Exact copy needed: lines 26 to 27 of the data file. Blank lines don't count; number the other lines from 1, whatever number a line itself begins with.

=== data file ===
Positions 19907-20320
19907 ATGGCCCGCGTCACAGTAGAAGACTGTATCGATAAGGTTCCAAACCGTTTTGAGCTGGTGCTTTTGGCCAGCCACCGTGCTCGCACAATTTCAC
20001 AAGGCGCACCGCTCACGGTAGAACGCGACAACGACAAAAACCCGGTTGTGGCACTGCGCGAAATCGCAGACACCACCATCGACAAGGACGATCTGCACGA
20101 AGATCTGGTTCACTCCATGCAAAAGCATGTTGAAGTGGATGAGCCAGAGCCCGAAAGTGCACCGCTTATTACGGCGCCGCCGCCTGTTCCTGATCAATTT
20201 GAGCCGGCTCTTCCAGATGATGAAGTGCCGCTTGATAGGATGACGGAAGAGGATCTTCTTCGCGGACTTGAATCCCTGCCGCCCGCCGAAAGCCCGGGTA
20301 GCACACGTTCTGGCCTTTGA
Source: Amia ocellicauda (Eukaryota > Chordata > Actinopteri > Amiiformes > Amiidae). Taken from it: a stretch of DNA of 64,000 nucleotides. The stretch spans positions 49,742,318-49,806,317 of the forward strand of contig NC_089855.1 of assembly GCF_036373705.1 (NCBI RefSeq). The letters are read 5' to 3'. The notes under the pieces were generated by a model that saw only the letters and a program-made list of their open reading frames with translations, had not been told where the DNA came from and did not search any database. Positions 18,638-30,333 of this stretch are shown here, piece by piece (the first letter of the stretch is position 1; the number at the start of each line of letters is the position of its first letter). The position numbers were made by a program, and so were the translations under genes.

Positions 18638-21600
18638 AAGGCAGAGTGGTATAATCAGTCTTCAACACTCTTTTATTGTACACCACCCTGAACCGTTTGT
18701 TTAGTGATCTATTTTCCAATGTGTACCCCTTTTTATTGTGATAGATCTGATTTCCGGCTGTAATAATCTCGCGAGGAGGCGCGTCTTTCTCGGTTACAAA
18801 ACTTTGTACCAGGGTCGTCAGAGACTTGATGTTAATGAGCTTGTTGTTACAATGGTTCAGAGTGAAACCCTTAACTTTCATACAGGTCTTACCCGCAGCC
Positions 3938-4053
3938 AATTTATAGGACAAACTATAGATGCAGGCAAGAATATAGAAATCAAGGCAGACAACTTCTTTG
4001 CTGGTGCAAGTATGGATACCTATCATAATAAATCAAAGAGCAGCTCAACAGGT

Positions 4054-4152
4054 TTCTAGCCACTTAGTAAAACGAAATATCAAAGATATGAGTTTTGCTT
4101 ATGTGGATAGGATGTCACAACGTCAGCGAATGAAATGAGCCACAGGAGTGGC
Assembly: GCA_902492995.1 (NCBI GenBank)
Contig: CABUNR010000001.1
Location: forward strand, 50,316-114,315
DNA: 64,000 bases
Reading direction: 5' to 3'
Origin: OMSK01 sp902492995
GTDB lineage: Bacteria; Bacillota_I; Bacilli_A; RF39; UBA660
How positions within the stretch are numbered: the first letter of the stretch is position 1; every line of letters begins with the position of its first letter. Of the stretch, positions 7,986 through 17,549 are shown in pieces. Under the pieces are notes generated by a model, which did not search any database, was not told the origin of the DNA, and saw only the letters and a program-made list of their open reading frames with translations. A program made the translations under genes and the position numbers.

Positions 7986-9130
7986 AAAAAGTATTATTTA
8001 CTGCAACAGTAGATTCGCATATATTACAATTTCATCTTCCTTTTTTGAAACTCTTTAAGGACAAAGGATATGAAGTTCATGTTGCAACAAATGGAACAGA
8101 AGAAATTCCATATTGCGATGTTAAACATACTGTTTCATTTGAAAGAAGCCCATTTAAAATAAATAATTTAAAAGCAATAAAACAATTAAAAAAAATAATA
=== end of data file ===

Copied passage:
Positions 7986-9130
7986 AAAAAGTATTATTTA